The Colorado Colorectal Screening Program began in 2004 screening uninsured people by linking community primary care clinics to endoscopists. Funding comes from an additional tax on tobacco. Since its beginning in 2004, CCSP has screened 6,850 people.
The program estimates that it has prevented 180 cases of colorectal cancer and 80 deaths.
Primary focus is on the uninsured 50 to 64, but colonoscopies are also offered to high-risk people under 50. Program participants need to have incomes below 250 percent of poverty.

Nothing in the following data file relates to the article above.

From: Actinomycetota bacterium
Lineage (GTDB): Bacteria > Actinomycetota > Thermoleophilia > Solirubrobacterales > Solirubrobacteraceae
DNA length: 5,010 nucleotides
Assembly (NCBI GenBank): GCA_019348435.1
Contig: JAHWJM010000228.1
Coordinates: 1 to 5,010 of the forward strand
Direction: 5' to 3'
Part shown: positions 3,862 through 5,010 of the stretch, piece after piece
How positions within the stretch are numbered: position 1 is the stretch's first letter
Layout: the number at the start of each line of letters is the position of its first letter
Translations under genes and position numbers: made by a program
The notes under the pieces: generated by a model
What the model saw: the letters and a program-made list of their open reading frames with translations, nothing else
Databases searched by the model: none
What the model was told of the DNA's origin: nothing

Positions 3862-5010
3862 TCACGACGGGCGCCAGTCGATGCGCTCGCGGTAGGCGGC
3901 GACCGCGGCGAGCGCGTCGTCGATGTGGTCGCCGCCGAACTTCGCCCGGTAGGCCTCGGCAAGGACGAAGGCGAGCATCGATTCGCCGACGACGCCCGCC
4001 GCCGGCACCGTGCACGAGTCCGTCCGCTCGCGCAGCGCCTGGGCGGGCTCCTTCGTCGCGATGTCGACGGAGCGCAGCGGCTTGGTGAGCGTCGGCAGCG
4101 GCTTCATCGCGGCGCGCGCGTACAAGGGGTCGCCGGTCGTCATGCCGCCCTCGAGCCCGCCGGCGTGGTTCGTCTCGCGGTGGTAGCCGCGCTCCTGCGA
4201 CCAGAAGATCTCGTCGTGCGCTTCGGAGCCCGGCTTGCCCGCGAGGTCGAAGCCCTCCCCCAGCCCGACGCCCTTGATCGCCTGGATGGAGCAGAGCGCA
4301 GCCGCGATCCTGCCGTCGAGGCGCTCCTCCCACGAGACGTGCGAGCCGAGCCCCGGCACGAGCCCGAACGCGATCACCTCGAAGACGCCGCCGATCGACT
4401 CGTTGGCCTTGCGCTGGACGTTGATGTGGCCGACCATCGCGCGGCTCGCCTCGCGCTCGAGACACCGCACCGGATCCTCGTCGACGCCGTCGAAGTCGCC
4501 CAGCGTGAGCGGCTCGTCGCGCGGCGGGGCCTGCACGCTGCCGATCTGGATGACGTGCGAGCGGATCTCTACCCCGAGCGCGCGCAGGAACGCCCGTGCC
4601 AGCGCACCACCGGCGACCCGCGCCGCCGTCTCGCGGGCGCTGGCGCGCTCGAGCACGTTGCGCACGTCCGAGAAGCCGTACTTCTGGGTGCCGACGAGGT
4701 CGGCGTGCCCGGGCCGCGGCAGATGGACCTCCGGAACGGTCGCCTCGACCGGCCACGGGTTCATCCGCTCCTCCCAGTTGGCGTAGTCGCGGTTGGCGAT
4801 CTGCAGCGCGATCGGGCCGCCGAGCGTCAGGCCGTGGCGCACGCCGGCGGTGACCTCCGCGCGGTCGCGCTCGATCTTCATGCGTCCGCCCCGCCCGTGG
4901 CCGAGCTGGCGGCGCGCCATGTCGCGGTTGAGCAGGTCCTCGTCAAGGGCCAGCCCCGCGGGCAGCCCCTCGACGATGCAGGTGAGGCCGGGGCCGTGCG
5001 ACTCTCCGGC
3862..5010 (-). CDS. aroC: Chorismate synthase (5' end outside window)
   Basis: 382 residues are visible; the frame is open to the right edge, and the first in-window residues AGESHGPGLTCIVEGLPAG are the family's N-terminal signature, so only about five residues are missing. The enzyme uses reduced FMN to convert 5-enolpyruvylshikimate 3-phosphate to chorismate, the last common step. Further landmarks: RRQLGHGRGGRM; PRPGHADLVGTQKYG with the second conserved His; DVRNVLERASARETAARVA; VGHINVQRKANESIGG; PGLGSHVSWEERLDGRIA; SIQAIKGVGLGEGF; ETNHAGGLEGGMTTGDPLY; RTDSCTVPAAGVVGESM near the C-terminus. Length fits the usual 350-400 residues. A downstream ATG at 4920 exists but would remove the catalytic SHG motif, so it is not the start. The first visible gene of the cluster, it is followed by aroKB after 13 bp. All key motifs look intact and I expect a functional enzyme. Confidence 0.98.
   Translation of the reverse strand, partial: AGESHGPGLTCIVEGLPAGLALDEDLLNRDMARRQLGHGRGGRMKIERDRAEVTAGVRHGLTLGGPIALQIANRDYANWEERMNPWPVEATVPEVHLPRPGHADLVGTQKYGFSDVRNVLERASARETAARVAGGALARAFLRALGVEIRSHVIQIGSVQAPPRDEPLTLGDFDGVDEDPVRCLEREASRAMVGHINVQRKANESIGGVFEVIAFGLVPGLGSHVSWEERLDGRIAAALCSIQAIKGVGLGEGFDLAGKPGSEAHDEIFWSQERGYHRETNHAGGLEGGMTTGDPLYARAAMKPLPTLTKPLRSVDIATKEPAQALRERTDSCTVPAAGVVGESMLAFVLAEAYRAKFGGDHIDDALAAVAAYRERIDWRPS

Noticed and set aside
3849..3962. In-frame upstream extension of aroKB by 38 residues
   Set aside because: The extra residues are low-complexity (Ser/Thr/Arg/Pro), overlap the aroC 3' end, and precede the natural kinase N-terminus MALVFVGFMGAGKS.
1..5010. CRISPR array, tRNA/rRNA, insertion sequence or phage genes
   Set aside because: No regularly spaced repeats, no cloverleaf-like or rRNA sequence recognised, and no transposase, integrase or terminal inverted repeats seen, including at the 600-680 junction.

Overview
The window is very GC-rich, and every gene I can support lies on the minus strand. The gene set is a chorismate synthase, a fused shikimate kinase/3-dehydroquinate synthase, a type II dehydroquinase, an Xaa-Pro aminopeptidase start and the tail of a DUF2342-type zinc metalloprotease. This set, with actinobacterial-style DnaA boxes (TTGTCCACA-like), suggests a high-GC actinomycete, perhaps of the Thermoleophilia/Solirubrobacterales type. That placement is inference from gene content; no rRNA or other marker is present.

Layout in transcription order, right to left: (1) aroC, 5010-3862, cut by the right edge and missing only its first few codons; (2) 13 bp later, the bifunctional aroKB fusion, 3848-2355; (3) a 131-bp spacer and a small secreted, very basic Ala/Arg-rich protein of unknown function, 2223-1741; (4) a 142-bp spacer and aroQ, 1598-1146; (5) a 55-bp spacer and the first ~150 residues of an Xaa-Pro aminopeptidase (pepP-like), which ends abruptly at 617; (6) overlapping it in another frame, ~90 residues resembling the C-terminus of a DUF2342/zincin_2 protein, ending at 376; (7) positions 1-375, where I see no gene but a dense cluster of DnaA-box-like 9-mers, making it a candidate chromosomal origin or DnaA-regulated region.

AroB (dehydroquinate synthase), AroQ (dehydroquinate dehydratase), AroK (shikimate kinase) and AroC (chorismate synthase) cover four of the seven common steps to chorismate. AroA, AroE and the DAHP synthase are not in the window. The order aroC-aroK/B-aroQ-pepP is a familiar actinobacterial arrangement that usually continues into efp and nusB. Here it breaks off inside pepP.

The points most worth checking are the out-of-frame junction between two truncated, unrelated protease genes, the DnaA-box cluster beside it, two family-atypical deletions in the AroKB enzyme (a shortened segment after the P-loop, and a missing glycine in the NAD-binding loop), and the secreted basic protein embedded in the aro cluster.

Centered at the University of Colorado at Denver, the program works with more than 65 community clinics throughout Colorado. Patient navigators in the clinics locate patients in need of screening, arrange an appointment with a participating doctor for a colonoscopy, and remove barriers to completing the screening.
If cancer is found during screening, the program is able to cover treatment costs not paid by other resources.
On March 5, 2009 the program held its annual meeting followed by a Statewide Dialogue on Colorectal Cancer Screening.